Publish date:




When the nation's largest mining company, American Metal Climax (AMAX), announced in 1977 that it planned to mine the rich molybdenum reserve in Colorado's Mount Emmons, the expected howl was heard from environmental groups (SI, Feb. 19, 1979). The mayor of Crested Butte, Colo., the colorful W. Mitchell (that's his whole name), predicted doom for the "Red Lady," as Mount Emmons is called by the locals, and spoke of "impending disaster for this community." Others took up the cry, arguing that the ineffable charm of their ski resort town (pop. 1,000) would be shattered, and that an economic boom-and-bust scenario would leave Crested Butte as flat financially as Mount Emmons would be physically.

And so, when AMAX announced this summer that its $1 billion mining project was being shelved—until at least 1984—an exultant shout was heard from the environmental corner. Claiming a major victory, Chuck Malick of the High Country Citizens' Alliance said, "All the people who worked to make AMAX accountable here have saved Gunnison County from a catastrophic bust."

Stuff and nonsense, replies Mike Rock, an AMAX representative. He says the protesters had "no effect whatsoever" on the company's decision, and disagrees with Malick's assertion that AMAX has "pulled out" of Crested Butte. The decision to hold off, Rock says, was caused solely by the depressed market for molybdenum, the price of which has dropped more than 15% since 1978.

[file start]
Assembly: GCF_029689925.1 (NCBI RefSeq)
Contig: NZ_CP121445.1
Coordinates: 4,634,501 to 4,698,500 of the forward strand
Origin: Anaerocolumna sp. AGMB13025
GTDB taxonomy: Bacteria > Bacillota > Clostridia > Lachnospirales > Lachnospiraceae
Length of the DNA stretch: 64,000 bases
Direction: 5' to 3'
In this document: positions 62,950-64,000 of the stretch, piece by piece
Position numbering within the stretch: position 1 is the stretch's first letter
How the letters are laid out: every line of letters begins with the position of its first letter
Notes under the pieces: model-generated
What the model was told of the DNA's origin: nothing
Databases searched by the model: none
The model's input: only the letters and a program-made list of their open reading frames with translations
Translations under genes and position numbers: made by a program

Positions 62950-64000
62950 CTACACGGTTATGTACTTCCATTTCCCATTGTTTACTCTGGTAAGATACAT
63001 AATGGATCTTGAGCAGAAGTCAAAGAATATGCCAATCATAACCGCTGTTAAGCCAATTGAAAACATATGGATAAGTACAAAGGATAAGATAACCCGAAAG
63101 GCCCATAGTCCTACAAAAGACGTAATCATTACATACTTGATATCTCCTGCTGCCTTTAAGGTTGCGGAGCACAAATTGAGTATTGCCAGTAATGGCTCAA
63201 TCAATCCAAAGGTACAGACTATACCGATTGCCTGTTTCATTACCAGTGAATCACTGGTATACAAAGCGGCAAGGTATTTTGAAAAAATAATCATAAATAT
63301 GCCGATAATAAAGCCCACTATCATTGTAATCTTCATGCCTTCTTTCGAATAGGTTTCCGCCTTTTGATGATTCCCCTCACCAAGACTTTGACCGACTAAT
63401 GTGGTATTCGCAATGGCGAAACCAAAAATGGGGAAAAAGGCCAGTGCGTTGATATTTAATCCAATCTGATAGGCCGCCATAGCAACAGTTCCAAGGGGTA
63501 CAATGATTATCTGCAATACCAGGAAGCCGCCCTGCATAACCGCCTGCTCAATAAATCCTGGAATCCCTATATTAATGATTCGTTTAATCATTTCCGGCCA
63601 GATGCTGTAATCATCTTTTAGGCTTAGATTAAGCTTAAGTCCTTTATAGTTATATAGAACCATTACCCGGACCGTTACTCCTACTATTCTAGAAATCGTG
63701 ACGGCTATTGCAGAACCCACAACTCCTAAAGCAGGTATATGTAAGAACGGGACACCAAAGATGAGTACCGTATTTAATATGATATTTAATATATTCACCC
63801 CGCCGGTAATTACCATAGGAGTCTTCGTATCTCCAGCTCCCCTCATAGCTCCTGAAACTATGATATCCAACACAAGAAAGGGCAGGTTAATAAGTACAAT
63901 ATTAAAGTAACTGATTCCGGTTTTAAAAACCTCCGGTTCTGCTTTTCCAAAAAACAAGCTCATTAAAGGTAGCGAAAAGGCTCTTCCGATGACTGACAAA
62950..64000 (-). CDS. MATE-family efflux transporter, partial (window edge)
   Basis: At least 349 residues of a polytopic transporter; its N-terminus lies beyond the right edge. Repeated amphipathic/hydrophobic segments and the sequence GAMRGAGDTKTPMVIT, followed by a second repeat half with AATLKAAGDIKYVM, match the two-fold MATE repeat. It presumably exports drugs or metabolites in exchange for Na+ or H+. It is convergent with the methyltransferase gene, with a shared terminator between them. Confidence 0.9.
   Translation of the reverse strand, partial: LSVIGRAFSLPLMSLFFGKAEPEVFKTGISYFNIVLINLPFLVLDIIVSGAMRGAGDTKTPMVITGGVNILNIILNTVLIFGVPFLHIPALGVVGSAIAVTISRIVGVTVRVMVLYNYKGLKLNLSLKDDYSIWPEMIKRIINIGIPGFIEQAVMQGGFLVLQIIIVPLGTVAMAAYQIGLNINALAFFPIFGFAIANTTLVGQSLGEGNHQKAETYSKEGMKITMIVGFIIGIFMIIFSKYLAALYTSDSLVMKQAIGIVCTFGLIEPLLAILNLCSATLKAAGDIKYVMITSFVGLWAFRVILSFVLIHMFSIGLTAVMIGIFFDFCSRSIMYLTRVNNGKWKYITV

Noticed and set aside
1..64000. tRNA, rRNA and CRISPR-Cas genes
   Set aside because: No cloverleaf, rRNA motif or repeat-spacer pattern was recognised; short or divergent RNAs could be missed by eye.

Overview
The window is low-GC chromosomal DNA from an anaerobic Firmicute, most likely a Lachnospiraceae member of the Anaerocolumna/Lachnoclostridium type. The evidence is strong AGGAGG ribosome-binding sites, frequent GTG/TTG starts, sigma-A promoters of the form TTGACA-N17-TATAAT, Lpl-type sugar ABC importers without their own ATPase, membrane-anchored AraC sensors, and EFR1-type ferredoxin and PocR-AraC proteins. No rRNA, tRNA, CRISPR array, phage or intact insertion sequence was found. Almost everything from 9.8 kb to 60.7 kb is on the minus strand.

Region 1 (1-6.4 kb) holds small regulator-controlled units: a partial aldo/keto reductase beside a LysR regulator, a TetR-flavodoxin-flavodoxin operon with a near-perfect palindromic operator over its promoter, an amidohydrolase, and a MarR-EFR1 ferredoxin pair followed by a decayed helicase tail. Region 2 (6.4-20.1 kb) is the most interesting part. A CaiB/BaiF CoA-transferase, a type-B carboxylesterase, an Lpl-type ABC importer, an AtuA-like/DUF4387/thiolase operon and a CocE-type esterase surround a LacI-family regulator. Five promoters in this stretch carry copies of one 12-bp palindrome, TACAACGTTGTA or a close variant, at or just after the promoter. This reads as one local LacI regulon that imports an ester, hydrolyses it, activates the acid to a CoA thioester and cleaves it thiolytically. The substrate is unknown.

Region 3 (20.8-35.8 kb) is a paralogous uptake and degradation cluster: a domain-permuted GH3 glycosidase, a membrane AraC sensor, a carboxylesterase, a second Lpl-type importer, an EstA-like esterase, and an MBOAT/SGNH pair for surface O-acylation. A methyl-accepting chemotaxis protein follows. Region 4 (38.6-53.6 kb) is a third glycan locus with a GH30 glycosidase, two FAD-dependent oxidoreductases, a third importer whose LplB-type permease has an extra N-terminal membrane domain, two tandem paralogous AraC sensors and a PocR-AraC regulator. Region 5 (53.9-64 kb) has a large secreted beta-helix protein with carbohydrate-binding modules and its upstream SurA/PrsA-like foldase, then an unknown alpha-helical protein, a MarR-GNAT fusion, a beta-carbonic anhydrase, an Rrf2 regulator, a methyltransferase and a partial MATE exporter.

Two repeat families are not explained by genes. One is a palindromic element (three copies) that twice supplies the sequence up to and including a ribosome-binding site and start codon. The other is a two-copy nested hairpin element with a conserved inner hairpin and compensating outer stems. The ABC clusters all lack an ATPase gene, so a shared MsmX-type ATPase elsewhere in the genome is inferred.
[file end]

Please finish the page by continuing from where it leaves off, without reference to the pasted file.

Whether the mining delay is a result of market conditions or pressure from environmentalists is really academic. The fact is, AMAX has already invested more than $100 million on mine-oriented work at the site, and the company, Rock insists, isn't walking away from that investment. "We're looking at an ore body that is one of the richest in the world," he says. "There's no question that it'll be developed eventually."

Even the temporarily triumphant Malick admits the battle may just have been joined. "Our job isn't over yet," he says. "If AMAX comes back in five years, 10 years, we'll be here."

It may be time to take a closer look at the latest annual media information guide issued by Commissioner Bowie Kuhn's staff for the benefit of sportswriters and sportscasters covering major league baseball. The guide lists all sorts of useful addresses and phone numbers, including those for the commissioner's office, the American and National League offices, Major League Baseball Promotion Corporation, Major League Baseball Productions, National Baseball Hall of Fame and Museum, Major League Scouting Bureau, Player Relations Office, Major League Baseball Umpire Development Program, Association of Professional Baseball Players of America, even the Baseball Chapel. But Kuhn's people haven't yet found it in their hearts to include a listing for the Major League Baseball Players Association. In view of the newsworthy events of this summer, that strikes us as an oversight.

Among the rookies in the Tampa Bay Buccaneers camp this summer was a lineman named Denver Johnson, who has a brother named Dallas, another brother named Houston and a sister named Philadelphia. The Johnson family lives in Bowlegs, Okla. Do you suppose those first names are a form of wishful thinking?